Anglo-Saxon name Olfearde come from when the family resided in Holford, a place-name found in Somerset and Sussex. The place-name is derived from the Old English elements hol, which means hollow or valley, and ford, a shallow place where a river may be crossed by wading. Fords were very important in medieval England, as bridges were very expensive to both build and maintain. Any place where there was a ford across a river was bound to become a settlement of one sort or another, especially if it was a long way to the next ford up or down the river. In this particular case, the place-name Holford means "ford across the river in a valley."
Early Origins of the Olfearde family
Somerset in the hundred of Whitley at Holford, a village and civil parish that dates back to the Domesday Book of 1086 where it was listed as Holeforde. The place name literally meant "hollow ford, ford in a hollow," from the Old English words hol + ford. CITATION[CLOSE]
Mills, A.D., Dictionary of English Place-Names. Oxford: Oxford University Press, 1991. Print. (ISBN 0-19-869156-4) The River Holford which runs through the village flows to the sea at Kilve.
Early History of the Olfearde family
Another 183 words (13 lines of text) covering the years 1717, 1541 and 1588 are included under the topic Early Olfearde History in all our PDF Extended History products and printed products wherever possible.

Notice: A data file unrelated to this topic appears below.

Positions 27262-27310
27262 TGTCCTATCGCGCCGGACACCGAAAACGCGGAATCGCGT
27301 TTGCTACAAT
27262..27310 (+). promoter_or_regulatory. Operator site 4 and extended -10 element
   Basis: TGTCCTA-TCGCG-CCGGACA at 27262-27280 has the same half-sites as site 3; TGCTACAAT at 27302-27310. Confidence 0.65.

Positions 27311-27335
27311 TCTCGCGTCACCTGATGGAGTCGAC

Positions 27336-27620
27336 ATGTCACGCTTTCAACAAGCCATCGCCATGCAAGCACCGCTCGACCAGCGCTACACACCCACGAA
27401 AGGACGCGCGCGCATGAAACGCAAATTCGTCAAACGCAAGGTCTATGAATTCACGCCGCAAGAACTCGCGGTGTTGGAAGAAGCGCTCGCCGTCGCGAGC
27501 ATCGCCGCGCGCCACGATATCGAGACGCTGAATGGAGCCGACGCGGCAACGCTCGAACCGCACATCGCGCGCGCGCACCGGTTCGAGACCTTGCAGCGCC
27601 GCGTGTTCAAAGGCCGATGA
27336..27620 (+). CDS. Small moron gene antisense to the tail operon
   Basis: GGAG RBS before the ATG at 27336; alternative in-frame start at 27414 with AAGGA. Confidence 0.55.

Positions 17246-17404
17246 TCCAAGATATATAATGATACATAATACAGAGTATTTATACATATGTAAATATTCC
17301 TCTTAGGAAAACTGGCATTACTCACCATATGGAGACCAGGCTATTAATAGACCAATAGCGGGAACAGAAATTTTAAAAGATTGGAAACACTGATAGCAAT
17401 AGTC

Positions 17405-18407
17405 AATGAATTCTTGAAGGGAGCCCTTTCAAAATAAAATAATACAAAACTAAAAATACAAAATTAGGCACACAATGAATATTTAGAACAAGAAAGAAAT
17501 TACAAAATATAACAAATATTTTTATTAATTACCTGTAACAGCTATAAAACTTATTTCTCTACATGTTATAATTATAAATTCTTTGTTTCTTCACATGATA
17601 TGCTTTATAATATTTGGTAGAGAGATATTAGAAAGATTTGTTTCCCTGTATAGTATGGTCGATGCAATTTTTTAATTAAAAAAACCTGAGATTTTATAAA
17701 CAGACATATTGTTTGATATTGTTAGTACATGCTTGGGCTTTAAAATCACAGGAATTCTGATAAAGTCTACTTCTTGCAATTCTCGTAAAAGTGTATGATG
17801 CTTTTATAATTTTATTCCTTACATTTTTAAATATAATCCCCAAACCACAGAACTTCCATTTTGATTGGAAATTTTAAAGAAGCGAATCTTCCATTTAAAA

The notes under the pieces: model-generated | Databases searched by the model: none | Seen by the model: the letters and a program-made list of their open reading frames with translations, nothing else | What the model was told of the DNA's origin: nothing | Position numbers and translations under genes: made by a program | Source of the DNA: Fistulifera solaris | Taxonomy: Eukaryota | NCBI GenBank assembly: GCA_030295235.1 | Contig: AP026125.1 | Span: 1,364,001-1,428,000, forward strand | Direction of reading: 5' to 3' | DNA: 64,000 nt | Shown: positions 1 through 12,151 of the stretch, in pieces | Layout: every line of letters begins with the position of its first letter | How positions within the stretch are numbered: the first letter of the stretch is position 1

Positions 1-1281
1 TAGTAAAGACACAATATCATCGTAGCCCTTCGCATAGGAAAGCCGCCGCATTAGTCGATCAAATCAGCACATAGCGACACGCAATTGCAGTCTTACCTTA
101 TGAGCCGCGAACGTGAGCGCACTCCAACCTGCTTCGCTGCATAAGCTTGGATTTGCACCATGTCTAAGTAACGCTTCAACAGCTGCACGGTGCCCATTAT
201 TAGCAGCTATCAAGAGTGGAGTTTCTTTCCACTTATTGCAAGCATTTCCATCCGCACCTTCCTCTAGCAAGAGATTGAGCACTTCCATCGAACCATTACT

Olfearde Spelling Variations
spelling variations are common among early Anglo-Saxon names. As the form of the English language changed, even the spelling of literate people's names evolved. Olfearde has been recorded under many different variations, including Holford, Holfords and others.
Early Notables of the Olfearde family (pre 1700)
Lewis, Samuel, A Topographical Dictionary of England. Institute of Historical Research, 1848, Print. Blessed Thomas...
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Migration of the Olfearde family to the New World and Oceana
For many English families, the political and religious disarray that shrouded England made the far away New World an attractive prospect. On cramped disease-ridden ships, thousands migrated to those British colonies that would eventually become Canada and the United States. Those hardy settlers that survived the journey often went on to make important contributions to the emerging nations in which they landed. Analysis of immigration records indicates that some of the first North American immigrants bore the name Olfearde or a variant listed above: Elizabeth Holford arrived in Annapolis, Maryland in 1729; Eleanor Holford settled in New England in 1706; Thomas Holford settled in Maryland in 1725.
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